An Unexpected Gift

Here I reprint a fan letter for my work, with some unfan comments about Mr. Sandifer’s recent and unfortunately public attack of verbal gas, and an observation about the duty of due diligence reviewers owe their readers:

Before this post is buried by time, I wanted to share this experience with our host. On my bus ride home I was reading through Castalia’s collection of your Hugo-nominated works, and “Parliament of Beasts and Birds” came up. I had noticed Mr. Sandifer included it among his “Very Lousy Pieces of Science Fiction” that he compared unfavorably to “If You Were a Dinosaur, My Love.” I was pleased that I had the opportunity to finally read your tale, which came to me much vaunted after several months of my lurking here and reading related blogs, and compare it with Mr. Sandifer’s analysis.

I was spellbound. From the opening lines to the conclusion, I was enraptured. The conceit, the rich detail and description, the poetic and Biblical allusions, the characterizations of these animals that fit like gloves, the living vein of the fabulous that underlay and animated the story just embraced me and sucked me in. I felt as I did at the conclusion of your “The Ideal Machine,” except for the entire length of the tale instead of just the grand finale. “Parliament” was, in a word, beautiful. Your story was like the empyrean garments presented to the beasts, except spun with heavenly words rather than heavenly threads. It was a story like a fine glass of wine and a hearty roast beef dinner. You gifted me a most rewarding, uplifting, fulfilling and gorgeous tale and one hell of a magical bus ride home. My sincerest thanks.

With my mind aglow with “Parliament,” I get home and after dinner and coffee I return to Mr. Sandifer’s blog to read his arguments for why it’s lousy and weigh them against the story. True, I thought it marvelous, but surely Mr. Sandifer will deliver on the promise he makes in his section heading that “several very lousy pieces of science fiction” will be “analyzed in depth.” Perhaps his critic’s eye, honed by years of comics and Doctor Who analysis, caught something. I scroll down, eager for his critical analysis of “Parliament,” and…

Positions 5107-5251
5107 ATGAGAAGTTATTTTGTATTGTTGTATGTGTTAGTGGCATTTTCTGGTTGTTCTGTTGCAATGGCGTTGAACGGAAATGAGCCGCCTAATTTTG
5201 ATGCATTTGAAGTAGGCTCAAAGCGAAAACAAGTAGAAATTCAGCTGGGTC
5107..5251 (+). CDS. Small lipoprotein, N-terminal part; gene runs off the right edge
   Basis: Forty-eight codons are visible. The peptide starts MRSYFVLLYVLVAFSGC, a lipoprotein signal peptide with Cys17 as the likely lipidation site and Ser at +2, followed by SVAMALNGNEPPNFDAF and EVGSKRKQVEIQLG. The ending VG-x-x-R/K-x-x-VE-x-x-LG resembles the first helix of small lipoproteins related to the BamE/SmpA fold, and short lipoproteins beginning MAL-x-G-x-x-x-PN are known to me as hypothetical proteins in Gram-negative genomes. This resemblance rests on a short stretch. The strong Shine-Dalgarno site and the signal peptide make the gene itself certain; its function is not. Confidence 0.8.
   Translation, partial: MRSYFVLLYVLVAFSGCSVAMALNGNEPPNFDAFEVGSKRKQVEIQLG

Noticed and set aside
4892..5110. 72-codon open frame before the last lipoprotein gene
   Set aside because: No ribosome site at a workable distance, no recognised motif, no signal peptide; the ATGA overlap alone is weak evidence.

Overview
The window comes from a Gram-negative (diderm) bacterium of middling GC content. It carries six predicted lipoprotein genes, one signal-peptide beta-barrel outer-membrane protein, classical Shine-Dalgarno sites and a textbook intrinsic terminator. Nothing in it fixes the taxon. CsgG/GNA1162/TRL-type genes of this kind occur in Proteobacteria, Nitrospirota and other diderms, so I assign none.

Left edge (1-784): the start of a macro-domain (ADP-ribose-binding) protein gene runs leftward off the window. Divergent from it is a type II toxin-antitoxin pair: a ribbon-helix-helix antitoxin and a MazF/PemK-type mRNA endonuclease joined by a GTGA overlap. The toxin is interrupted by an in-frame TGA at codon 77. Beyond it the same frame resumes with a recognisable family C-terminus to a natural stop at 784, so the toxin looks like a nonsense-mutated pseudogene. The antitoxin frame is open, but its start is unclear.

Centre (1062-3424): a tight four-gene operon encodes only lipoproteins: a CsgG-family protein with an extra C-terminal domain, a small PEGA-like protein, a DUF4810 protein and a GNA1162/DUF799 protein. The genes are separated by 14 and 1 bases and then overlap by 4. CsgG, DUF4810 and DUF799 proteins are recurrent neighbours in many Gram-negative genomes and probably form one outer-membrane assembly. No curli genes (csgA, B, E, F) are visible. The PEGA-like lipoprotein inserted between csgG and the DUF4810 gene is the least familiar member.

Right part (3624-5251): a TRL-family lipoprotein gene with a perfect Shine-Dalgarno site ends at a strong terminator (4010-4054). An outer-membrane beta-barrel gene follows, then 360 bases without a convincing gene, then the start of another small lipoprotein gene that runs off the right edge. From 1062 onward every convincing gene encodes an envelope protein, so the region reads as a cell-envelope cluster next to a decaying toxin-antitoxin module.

Four sentences. That’s it. Four sentences that boil down to “I didn’t like it.” No argument, no analysis. Just dismissal.

I am agog. If you assert a work is lousy, you are making an objective statement you must back up with arguments. You must show how the prose and technique were poor, point out how the author failed to deliver on his promises, demonstrate a plethora of plotholes or the egregious failure of the author to think through the logical consequences of his story’s conceit, etc. “I didn’t like it” is not an argument. It’s rhetorical jazz hands, and does nothing to prove “Parliament of Beasts and Birds” is a lousy work. It simply proves Mr. Sandifer doesn’t like it, and we already knew that from his section header. He wasted words and his time restating his opinion. Ironic for a guy who faulted “Parliament” for being tautological. Moreover, he promised in-depth analysis, and instead gave me a brief opinion. He wrote me an intellectual check, and it bounced. As a fellow academic-in-training (classicist, currently an M.A. student in classical archaeology), I’m both betrayed and insulted. We academics slip up, giving sloppy arguments, usually in the heat of passion, which Mr. Sandifer was certainly in (it’s not long before he starts flinging f-bombs like poo). I forgive Mr. Sandifer such a transgression. I’m just worried it’s indicative of a deeper failure to reason. If so he is pissing on the Grove of the Athenian hero Akademos, a grove I reverence for its roll in nurturing and sustaining Western civilization and assisting man in discovering God’s truth, which is why I intend to enter it in spite of the barbarians within hacking down its olive trees and torching its out-buildings. I pray this is not the case with Mr. Sandifer, and my reading of his comics and Doctor Who analysis will soundly demonstrate the truth of the matter.